In the process of applying for an auto policy, insurance companies may collect some or all of the following information for purpose of issuing (underwriting) your policy:
1. Credit History: Many preferred and standard insurance companies use credit based insurance scoring in order to determine the exact premiums of a particular motorist. Insurance statistics found some positive correlation between higher claims and insureds with poor credit. Some well known companies may even reject applicant for the simple fact that you have very bad credit (such as a recent bankruptcy.) If the wife has better credit than the husband some insurers may give lower prices for the same coverage if the wife was listed as the main applicant, and not the husband. Other companies may 'average' the credit of the two spouses.
Most non standard insurance companies do not use credit based insurance scoring. Some standard carriers that use credit based insurance scoring may have additional insurance programs that do not check the credit but provide limited liability coverage (maybe state limit as a maximum, to reduce risk associated with insuring people with poor credit.)
2. MVR. It stands for Motor Vehicle Report, a document that lists the driving record history of individuals for a specified period of time (ie 5 years.) The report is kept and updated by the motor vehicle department of the state.
When a motorist gets convicted by for traffic violation such as speeding, DUI, reckless driving, etc. the incident becomes an entry in that motorist's MVR, along with certain penalty points to reflect the seriousness of the violation. One aspect reflecting the importance of the MVR is that the vast majority of insurance companies use it in determining the premium for a certain motorist. Also, some employers rely on it in screening/ selecting potential employees.
3. C.L.U.E. Report. C.L.U.E. (Comprehensive Loss Underwriting Exchange) is a claims history database created by ChoicePoint, a company that enables insurance companies to access consumer claims information when they are underwriting or rating an insurance policy. The report is based on information collected from insurance companies such as name, date of birth, and policy number. The report also includes information about prior claim such as date of loss, type of loss and amounts paid, and a description of the vehicles/property covered. The report does not include any moving violations, tickets or accidents, and it does not provide any credit history information. Examples of things you may find on the CLUE report include: claims that are made for stolen vehicles, hit and run claims, vehicles caught on fire, vehicles hit while being driven by another motorist, etc.)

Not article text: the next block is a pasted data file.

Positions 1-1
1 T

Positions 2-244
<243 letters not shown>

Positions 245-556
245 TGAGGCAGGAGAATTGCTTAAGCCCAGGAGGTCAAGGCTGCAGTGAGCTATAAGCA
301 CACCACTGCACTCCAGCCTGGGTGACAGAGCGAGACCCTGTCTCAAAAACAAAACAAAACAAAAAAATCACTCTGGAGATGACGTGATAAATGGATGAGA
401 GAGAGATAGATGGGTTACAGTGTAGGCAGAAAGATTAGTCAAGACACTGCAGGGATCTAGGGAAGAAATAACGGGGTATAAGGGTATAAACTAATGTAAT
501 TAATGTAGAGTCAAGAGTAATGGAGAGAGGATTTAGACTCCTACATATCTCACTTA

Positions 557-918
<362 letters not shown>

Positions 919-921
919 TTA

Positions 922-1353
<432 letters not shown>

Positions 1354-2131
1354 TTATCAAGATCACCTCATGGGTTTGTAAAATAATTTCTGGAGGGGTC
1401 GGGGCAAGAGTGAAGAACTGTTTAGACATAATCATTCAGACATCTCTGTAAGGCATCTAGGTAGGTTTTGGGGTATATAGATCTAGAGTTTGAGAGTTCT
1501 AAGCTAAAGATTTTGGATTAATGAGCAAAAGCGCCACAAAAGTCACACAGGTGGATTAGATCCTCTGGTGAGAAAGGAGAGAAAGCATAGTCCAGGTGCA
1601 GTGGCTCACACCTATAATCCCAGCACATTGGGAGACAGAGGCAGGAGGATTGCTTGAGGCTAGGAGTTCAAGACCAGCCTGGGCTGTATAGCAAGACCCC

4. The Application. The application that is normally taken from you at the time of applying for new auto insurance is the most significant source of updated information about you. While the applications questions may slightly vary from one insurer to another, most applications are geared toward collecting updated information about potential operators in the household, their driving record, address, marital status; some health questions relevant to ability to drive, etc. While insurance companies may access information about insurance applicants from other parties, applicants are held responsible for the validity and accuracy of the information they provide on the application.
When applicants provides incorrect information on application (whether on purpose or not on purpose), a case of misrepresentation has occurred. Material misrepresentation refers to the situation in where of the truth had been disclosed by the applicant, the insurance company would not have issued the auto policy, or would have issued it differently, or would have issued it with limited benefits or a higher premium. Misrepresentation in auto insurance application can give the insurance company the right to rescind the contract (cancel policy for the date it was effective, like no coverage ever took place.) The material misrepresentation defense is a strategy that has long been used by insurance companies to defeat claims. Although carriers use the term "material misrepresentation defense," lawyers for policyholders refer to it as "post-claims underwriting." Regardless what it is, applicants need to be carefully accurate when they provide information to insurance companies. That way they are fair to themselves, and fair to their insurer.